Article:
All You Wanted to Know About Yarn Package Manager

3 May 2017 by FaisalAli Sayyed No comments
Yarn Package Manager

Package management for the web has come a long way, there are many package managers like bower, npm etc. Of late, Yarn Package Manager has gained popularity going by the google search trends. 

What is Yarn and Why is it So Popular ?

Yarn is the new javascript package manager built by Facebook and Google together to solve some of the shortcomings of the popular framework NPM.

It doesn’t mean that Yarn is going to completely replace NPM but Yarn is a new CLI that fetches modules from npm registry. Nothing about the registry will change, you will still be able to fetch and publish packages as usual.

Before looking into the reasons why Yarn is getting so much attention, let’s have to look at the shortcomings of npm.

Problems with NPM:

I have listed below the drawbacks faced by Facebook and Google team. Chances are you’ve never encountered these problems with npm. We are going to compare npm and yarn, so you can decide which one is best for you.

  • Queued Installation: While getting dependencies from its repository, npm installs it one after another which takes up a lot of time.
  • Single Registry: NpmJS has lot of packages, but if the package you’re looking for is not in NpmJs, then you have to use a Cdn or other options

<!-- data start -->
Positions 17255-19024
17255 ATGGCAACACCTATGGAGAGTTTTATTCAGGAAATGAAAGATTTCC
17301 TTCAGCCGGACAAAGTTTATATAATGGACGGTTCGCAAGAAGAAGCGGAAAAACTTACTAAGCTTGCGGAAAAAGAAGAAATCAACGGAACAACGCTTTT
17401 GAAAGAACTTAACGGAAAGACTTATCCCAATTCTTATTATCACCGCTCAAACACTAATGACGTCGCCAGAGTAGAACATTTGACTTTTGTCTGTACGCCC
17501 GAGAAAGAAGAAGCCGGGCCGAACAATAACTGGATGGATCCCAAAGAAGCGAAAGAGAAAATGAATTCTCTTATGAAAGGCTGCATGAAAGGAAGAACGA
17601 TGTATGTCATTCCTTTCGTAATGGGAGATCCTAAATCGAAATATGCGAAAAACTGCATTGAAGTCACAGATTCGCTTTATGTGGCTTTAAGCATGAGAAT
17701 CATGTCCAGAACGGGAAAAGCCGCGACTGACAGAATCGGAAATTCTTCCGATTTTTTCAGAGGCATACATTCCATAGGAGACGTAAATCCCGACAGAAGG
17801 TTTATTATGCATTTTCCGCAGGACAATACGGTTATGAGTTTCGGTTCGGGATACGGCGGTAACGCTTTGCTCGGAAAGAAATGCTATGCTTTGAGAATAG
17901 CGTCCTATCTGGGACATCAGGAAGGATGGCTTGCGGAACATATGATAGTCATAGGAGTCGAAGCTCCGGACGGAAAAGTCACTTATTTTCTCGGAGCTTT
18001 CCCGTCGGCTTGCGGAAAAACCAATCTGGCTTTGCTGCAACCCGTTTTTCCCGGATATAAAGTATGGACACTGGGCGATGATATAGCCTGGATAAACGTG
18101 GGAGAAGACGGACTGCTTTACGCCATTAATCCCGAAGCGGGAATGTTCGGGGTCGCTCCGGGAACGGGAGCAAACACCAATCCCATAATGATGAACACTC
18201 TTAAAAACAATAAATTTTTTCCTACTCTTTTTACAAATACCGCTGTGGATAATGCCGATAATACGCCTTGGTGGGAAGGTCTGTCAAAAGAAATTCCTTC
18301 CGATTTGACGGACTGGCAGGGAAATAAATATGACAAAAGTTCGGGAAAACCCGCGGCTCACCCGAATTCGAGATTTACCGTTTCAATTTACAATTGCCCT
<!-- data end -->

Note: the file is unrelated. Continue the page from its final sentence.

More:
• No Offline Installation: Npm doesn’t support offline installation as it doesn’t cache packages while installation. This means if you have installed an application before and try to install the same application offline, Npm gives an error

Yarn vs Npm – The Differences:

Yarn looks similar to Npm at first glance, but when you look closer and try using it, you will understand what makes yarn a great tool.

  1. Parallel Installation: While getting the packages from registry Npm and Yarn carry out a number of tasks. In Npm these tasks are done one after another. Yarn executes these tasks in parallel and reduces the installation time.
    Let’s compare the time Yarn and Npm take to install the same package. Before comparing you need to install Yarn globally, by using the below mentioned command.
 npm install -g yarn

Yes, I know it feels like using internet explorer to download Google Chrome 🙂
I will be installing express and gulp to compare the time difference between npm and yarn, you may try installing any package you like.

The Result:

  • Yarn: 32 seconds
  • Npm: 52 seconds

I know the difference for 2 packages is not much (20 sec) but imagine a project with a number of packages and the amount of time Yarn can save you. The bottomline, Yarn is faster.

  1. Yarn lock file: Imagine a scenario where you have created an app and it’s working as expected,  but after a while the app crashed due to package install version mismatch. To avoid this, yarn creates a lock file with all packages version when installed and updates the same on package changes.

In npm npm shrinkwrap command generates npm lock file and npm will read it before installation. The major difference here is that yarn creates and updates the lock file automatically but npm updates lock file only if it exists.

  1. Clear Output: If you run npm install command npm will list all installed packages, on the other hand yarn will display less commands like resolving packages, fetching packages, linking dependencies, building fresh dependencies with emojis (except for windows users) 🙁